Developing Female Leadership in the Church

My ministry journey has been unconventional. It hasn’t moved in a straight path, nor at the pace I expected. But whenever someone asks me to share how God got me to where I am today, the one answer I repeatedly give is leadership development.

Throughout my career, various leaders have helped change the trajectory of my life by simply giving me an opportunity. Recognizing my potential, they gave me opportunities to develop my leadership skills. They did so because they viewed ministry as a marathon relay race. They trained me, intending one day to pass me the baton to run the next leg of the race.

Like the leaders who shaped my life, all church leaders must be thinking about who will come behind us to continue the work of ministry. Specifically, women already in positions of influence need to have eyes to see that the next generation of women is ready to be catalyzed for the gospel! Innovative, creative, and passionate about mission, these women need us to train them to be leaders.

Whether the format is informal or formal, most successful leadership development programs have several consistent components. Over the years, I’ve learned that the following ones are key to training young leaders well.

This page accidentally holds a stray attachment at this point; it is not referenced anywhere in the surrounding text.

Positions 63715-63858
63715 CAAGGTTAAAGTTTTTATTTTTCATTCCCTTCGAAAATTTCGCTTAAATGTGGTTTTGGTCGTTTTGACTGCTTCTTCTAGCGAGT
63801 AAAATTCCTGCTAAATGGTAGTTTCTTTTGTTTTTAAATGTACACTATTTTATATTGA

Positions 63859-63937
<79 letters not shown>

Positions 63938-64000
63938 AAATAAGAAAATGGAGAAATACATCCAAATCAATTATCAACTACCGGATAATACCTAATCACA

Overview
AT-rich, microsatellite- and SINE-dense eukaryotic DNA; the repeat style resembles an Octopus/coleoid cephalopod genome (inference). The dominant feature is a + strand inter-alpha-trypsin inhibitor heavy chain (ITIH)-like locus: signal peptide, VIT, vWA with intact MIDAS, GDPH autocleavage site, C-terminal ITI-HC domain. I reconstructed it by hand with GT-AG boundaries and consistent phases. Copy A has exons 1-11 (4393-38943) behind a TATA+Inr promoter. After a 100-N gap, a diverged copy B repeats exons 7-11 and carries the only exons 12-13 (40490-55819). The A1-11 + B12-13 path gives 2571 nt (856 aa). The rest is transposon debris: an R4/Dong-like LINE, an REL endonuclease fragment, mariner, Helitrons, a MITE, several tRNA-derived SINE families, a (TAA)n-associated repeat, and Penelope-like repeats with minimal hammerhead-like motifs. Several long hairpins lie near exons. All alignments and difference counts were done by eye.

Vision

One topic that is commonplace among millennials and Gen Z is purpose. Like many others, they are looking for ways to make an impact in the world. However, this generation sometimes doesn’t believe there is space to do so in the church. They might think leadership is reserved for men only. Or, struggling with imposter syndrome, they may believe they aren’t good enough to serve in those roles.

As we train women to lead, we need to cast vision for them constantly. We need to show them how God has gifted them and the potential impact they can make—both inside and outside of the church. Women are essential to the mission of God. So, we need to communicate this truth repeatedly, painting a picture of the mighty ways God can use them to build His kingdom. 

Training

Biblical illiteracy is one of the major problems facing the evangelical church, which means most evangelical Christians do not know or understand the core truths of their faith. Lifeway Research found 57% of Protestant churchgoers find it challenging to make sense of the Bible when they read it on their own. What this means is that millennials and Gen Z need to be trained to think deeply about their faith. They need to learn how to live wisely and skillfully engage culture through a solid biblical worldview. While there is a vast array of content we can provide our leaders, there are three major categories our training should focus on. 

Theology

To effectively navigate their faith, our women need an understanding of biblical theology, systematic theology, and spiritual formation. This allows them to comprehensively understand the story of the Bible, the beliefs that are informed by that story, and the habits/disciplines we use to live out those beliefs. Theology is not just for pastors or seminary students. It is an essential tool that equips our women to grow to maturity in Christ and lead others to do the same.

Character Development